It happened two years ago, but it could have been yesterday.
Angela McClary sits at the kitchen table of her home in Lehigh Acres and shakes her head at the way time has warped itself, the way her memory can all at once transport her to the scene of her son’s murder and then short-circuit when she tries to recall things recently learned, said or done.
That’s what happens with the trauma of loss. McClary didn’t understand it at first, but now she does. It’s one of many insights that will allow her to help other mothers, fathers and family members grieve their own slain loved ones.
In July, McClary and three colleagues went to a Parents of Murdered Children conference for training to prepare to launch a new chapter in Fort Myers. They returned on July 25, timing that was heartbreakingly ideal.
“The next morning, that’s when chaos hit our city.”
The Club Blu mass shooting occurred just after midnight. Eighteen young people were injured. Two teenage boys died.
McClary knew the anguish unleashed on their families. And then on the families of Lawrence Lockley, 18, shot a few weeks later, and on those of Willie Moore Jr., 25, and Rodney Greenlee, 37, killed allegedly by a relative of Moore’s, in what may have been a family dispute.
Her own son was Deonte Redding, 33, slain in his car along with his 22-year-old half-brother, Zachary Blue, in June 2014. Deonte, she learned, had visited the South Drive apartment where he died to gamble, but she believed the murder stemmed from something else. A hit had been put out on her son, she’d been told. Deonte had made some poor choices, but he was trying to put his past behind him, make amends, reconnect with faith. He had a daughter, Deondra, who was 13 at the time of his death. The two squabbled like teenagers sometimes, she says, but her son adored his girl.
“Depression. Grief. Pain. It’s like losing part of you. Your health is affected. Your mind and body shuts down on you.” That’s what she went through, and she has no doubt that that is what these other parents were going through.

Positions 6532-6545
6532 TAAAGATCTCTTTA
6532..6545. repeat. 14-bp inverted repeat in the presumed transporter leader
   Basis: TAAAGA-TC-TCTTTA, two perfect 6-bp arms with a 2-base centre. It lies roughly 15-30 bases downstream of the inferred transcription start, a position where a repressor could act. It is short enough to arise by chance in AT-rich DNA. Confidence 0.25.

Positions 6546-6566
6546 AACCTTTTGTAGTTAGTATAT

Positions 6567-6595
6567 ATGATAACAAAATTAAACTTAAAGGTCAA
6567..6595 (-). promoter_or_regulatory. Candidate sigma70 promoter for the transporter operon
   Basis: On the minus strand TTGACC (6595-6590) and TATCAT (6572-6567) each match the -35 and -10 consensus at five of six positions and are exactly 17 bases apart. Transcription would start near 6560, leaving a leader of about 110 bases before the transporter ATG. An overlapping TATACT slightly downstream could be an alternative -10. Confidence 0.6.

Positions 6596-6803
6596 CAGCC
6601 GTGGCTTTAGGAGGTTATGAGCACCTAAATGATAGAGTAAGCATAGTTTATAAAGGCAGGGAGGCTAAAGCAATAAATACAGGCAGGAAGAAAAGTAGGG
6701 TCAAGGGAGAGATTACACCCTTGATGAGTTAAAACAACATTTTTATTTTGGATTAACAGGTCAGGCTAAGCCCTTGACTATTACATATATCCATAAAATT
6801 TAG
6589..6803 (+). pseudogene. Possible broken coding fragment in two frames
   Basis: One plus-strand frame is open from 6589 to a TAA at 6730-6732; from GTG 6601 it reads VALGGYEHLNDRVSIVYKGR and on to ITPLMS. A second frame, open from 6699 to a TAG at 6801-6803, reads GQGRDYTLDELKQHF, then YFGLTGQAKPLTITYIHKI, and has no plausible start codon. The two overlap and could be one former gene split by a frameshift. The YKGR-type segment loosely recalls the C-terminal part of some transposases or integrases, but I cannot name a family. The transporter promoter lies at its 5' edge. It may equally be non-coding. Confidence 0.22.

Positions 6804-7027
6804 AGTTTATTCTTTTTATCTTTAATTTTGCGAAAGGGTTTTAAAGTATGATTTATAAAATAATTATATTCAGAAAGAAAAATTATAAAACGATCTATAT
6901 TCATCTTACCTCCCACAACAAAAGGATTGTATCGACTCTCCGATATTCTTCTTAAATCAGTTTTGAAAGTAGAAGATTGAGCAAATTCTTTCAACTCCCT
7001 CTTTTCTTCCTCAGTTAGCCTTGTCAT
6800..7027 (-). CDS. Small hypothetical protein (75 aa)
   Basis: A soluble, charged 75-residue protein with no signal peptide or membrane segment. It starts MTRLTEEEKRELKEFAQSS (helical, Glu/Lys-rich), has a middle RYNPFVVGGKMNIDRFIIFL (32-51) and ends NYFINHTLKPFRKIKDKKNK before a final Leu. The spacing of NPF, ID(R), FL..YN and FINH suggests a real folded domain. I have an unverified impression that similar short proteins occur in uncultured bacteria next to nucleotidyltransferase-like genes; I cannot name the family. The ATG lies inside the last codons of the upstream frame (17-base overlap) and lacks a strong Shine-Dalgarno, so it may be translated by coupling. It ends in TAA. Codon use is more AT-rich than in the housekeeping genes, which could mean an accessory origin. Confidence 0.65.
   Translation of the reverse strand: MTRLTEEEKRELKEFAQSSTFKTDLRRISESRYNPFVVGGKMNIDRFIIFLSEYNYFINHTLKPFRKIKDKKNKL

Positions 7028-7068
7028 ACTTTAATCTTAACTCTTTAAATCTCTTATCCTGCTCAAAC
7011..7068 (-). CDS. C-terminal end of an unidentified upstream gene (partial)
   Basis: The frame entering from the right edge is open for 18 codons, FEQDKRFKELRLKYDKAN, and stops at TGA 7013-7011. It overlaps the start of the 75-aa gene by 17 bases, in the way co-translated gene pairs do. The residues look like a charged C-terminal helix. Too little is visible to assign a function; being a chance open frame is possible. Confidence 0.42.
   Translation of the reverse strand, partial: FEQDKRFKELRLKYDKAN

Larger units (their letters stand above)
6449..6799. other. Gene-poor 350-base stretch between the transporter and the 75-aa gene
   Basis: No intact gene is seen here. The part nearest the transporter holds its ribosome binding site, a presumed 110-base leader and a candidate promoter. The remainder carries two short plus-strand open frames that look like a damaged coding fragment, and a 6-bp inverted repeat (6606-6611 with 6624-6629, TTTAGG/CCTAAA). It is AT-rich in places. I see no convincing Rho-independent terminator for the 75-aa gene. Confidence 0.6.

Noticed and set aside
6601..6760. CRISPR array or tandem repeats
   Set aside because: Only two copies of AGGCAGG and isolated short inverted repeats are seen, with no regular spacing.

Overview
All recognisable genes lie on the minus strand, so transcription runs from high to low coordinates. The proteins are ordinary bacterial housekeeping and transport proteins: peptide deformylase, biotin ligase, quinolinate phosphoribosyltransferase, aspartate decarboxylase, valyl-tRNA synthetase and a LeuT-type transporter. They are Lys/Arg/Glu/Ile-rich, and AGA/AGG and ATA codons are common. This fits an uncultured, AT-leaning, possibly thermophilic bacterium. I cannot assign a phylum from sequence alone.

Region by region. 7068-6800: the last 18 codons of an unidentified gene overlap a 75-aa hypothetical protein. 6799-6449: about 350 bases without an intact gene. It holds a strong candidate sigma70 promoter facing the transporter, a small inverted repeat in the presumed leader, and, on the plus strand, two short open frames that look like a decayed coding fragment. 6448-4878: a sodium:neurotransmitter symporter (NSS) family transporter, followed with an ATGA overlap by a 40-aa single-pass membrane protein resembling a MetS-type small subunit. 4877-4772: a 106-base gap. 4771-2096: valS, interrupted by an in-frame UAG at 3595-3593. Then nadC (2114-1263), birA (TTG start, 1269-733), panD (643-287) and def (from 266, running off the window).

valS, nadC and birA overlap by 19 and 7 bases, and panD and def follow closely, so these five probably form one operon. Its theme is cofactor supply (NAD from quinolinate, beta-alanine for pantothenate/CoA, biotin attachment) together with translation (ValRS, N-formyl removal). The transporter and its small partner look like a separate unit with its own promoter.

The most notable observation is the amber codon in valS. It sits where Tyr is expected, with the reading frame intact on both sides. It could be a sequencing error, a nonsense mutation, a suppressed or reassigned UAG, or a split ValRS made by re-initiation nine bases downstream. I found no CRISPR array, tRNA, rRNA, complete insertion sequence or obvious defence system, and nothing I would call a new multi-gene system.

Some 40 people attended the first meeting of her POMC chapter in August. For any other organization, this strong showing would be something to applaud; in this case, it’s a sad reminder of violence’s wide reach.
The September meeting drew far fewer people, but small numbers allowed for an intimate conversation. There was a sister of a man murdered in front of the American Legion nine years ago; a mother whose daughter also was killed nine years ago; a woman who lost her son in 1990; a mother of a 43-year-old shot in Lehigh just last year; a Dunbar High administrator wearing a T-shirt in Lawrence’s memory (he was a senior there); McClary’s co-leader, Pastor Rickey Anderson, who lends his church for the meetings.
They spoke of pain; they spoke of faith; and they spoke of anger.
Only one—the woman whose daughter was murdered—had seen justice for her loved one. In the other cases, the killers roamed free.
“They let my son lie on the sidewalk for 12 hours,” says Jaqulyne Steele, the mother of 43-year-old Tehran Leaphart. At his wake, she could see imprints of gravel on his cheek. No one had called her—not even relatives whom she knows witnessed the crime.
McClary placed her hands on Steele’s shoulders. She understood what the other woman felt. Friends of her son saw his murder.
“They were people they grew up with, people who ate at my table and stayed at my home. Not one of them came forward,” she says.
In addition to supporting families in the grieving process, POMC can help them understand how to be voices for their slain children—how to work with police victim advocates, how to communicate with detectives, how to keep investigations from being shelved in cold case files. Through the national organization, family members can connect to experts who will evaluate investigatory materials, looking for misinterpreted findings, inconsistencies and leads that deserve additional scrutiny. It will also circulate petitions to halt paroles or early releases of convicted murderers.
In the wake of her son’s death, McClary retired after 34 years as chief accountant for the Florida Department of Health. “I couldn’t remember a debit for a credit,” she says. She got her health back on track, took up gardening and is focusing on her family, with a special eye toward Deonte’s daughter, who is now 15.
“In order to fight and support my family and get justice for my son, I had to live and I had to learn how to live after this,” she told the group. “We have to learn how to cope. That’s why this group has come together. … We have to find ways to protect each other and to protect ourselves.”
A Day of Remembrance will be held on Saturday, Sept. 24, at 6 p.m. at Followers of Christ Fellowship Ministries, 2809 Grand Ave., Fort Myers, 33901. The group’s regular meetings are the second Thursday of each month at 7 p.m. at that same location. For more information, visit pomc.org or see their Facebook page. You can reach McClary directly at firstname.lastname@example.org or by calling (239) 839-4348.
Gulfshore Life is spending several months documenting the lives of teens and young adults in Dunbar and the people committed to helping them. Our reporting will culminate in a major, in-depth report to be published in early 2017. Along the way, we offer periodic dispatches about our findings. For our previous posts, click here.